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Dietrich BUXTEHUDE (1637-1707)
Stylus Phantasticus - Organ Music Volume 1

Praeludium in G minor WV 149; Ciacona in C minor WV 159; Passacaglia in D minor WV 161; Ciacona in Eminor WV 160; Praeludium in D minor WV 161; Ciacona in E minor WV 160; Praeludium in G minor WV 148; Praeludium in C WV 137.
Choral Preludes - Nun Komm, der Heiden Heiland; Gelobet Seist du, Jesu Christ; Puer Nobis in Bethlehem; Der Tag der ist so Freudenreich; In Dulci Jubilo; Lobt Gott, ihr Christen allzu Gleich; Der Den Tod Uberwand; Komm, Heilger Geist, Herre Gott,
Nun Bitten Wir Den Heilgen Geis (2 versions); Gott der Vater Wohn Uns Bei.
Bine Bryndorf, organ
Recorded at St. Mary's Church, Elsinore, June 2002. DDD
DA CAPO 8.226002 [65.36]

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I know what you're thinking: 'Not another complete recording of Buxtehude's organ works!'

Life is a little difficult at present with the Naxos series slowly grinding on and a set of Buxtehude on Dabringhaus und Grimm. Yet this new disc may well be worth pursuing because this set, on Denmark's own house recording label, is not only apt, as Buxtehude was in fact Danish by birth and early training but also different in approach to other sets.

Let's look more carefully.

First, unlike the Naxos recordings, the planning and ordering of the music by Da Capo makes lengthier listening possible. Although I would not recommend that all sixty-five minutes are heard without a stop there remains much contrast here to keep any listener interested.

Secondly, Da Capo's new style presentation with cardboard case and booklet insert is attractive especially when the booklet contains, helpfully, the melodies of ten of the chorales used by Buxtehude and heard on the CD. It is especially useful in the case of, for example, 'Nun Komm, der Heiden Heiland' where the elaborations around the melody are so complex that the original is lost almost completely. Other elaborations, like the familiar 'In dulci jubilo' are simpler.

The detailed and very helpful notes are by Karela Snyder. They give an excellent, potted life-history of the composer and then go through the music in detail without being too technical. One of the first comments about Buxtehude's organ works is that they "can be divided into those works that require the use of the pedal and those that do not". Bearing this in mind the CD has been planned, as I said, thoughtfully and, if this makes sense, musically.

The first work is probably Buxtehude's best known. This is his Praeludium in G minor BuxWV 149. It is an impressive piece in three sections, almost a free fantasy, with a chromatic fugal subject. This is one of several pieces that require (limited) use of the pedal. All bear the title Ciconi (Chaconne) or Ostinato. Then comes a sequence of chorale preludes based on well-known melodies also used by Bach. The melodies are given in the booklet.

Another group of Ostinato-type works comes next. There is a Ciacona, whose antecedents lie in the Chaconne form, which is more like a repeated harmonic pattern. Then comes a Passacaglia with a repeated bass pattern. There follows another Ciacona and further Praeludium. There are five more Chorale preludes of differing elaboration. The disc ends with another, fine Praeludium.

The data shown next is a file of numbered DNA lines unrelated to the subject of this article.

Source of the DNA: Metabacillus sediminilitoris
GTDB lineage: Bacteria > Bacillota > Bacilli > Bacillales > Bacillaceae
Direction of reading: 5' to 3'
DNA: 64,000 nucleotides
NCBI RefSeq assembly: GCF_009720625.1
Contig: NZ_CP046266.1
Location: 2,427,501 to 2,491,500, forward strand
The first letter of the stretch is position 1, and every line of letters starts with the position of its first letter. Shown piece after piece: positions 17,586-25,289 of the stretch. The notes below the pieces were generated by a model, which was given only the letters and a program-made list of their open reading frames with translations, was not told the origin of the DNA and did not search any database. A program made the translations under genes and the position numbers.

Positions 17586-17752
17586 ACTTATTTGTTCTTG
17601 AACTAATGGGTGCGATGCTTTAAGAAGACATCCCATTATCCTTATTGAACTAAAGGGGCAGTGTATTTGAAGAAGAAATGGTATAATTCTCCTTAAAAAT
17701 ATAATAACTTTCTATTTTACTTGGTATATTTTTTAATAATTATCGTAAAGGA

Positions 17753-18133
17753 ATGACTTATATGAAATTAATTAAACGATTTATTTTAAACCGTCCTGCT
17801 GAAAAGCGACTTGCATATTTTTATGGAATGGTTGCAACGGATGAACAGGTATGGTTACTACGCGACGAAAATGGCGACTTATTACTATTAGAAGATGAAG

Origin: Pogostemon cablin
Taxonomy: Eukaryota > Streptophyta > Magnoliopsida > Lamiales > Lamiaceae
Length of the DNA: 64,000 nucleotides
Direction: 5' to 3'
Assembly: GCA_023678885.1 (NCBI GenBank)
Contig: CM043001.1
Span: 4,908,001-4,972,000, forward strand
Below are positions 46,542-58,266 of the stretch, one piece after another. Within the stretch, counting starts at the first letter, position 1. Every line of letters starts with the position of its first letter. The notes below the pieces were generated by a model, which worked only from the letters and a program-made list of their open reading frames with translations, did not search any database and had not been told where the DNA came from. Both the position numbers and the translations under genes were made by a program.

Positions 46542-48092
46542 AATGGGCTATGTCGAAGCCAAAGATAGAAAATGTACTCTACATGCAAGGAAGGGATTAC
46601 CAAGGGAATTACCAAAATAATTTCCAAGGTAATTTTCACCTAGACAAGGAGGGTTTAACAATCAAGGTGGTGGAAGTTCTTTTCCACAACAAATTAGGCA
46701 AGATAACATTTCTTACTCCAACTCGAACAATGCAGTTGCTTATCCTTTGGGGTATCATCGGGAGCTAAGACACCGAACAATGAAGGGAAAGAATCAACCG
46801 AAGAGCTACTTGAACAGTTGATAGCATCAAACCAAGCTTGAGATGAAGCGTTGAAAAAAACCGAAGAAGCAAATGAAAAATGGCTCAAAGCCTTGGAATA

Buxtehude is closely associated with Elsinore. There is a photograph of the organ in the booklet. The instrument was built by Johan Lorentz c.1640. This gentleman was the father of the Johann Lorenz who was a teacher of Buxtehude in the 1650s. Buxtehude later became organist of St. Mary's. Various conversions and alterations have been made right up to 1997. The instrument’s compass and couplers are clearly given and it has a Tremulant for the whole organ. Other details are given including the specification. Bine Bryndorf has given us the registration for each of the eighteen pieces played. He also tells us at what point the registration changes and how. I find this a most helpful and useful development. Bryndorf is a very fine, indeed faultless, player who does not go in for unnecessary ornamentation but who is stylistically reliable and convincing.

The title of the CD 'Stylus Phantastiscus' refers to an extremely free style of writing and also to a more structured writing which has to be rather virtuoso and elaborate. This can be heard often at the start of the Prealudiums (reminiscent of Froberger) and in some of the polyphonic writing which is heard over the more stolid bass lines.

Little bells are struck in some tracks as in 'Gelobet seist du, Jesu Christ' (track 3) and towards the end of the final Praeludium (bar 99 we are told). You might feel this is some distant clock chime which has accidentally appeared on the disc as its appearance and timing seem quite arbitrary. Although the bells have their own rhythm they are unrelated to the music. However, reading the registration it seems that the source of the sound is a ‘Zimbelstern’. Does that mean 'Star-Cymbals'? I would be happy to be enlightened further.

To round up. This is a useful and sound start to the series, which has, as I write, just coughed up volume 2. Although possibly for Buxtehude specialists, it contains some fine and interesting music which represents the composer in a rounded and complete way. It would surely encourage me to listen further and to follow Buxtehude on his journey around Denmark and the organs for which he composed.

Gary Higginson

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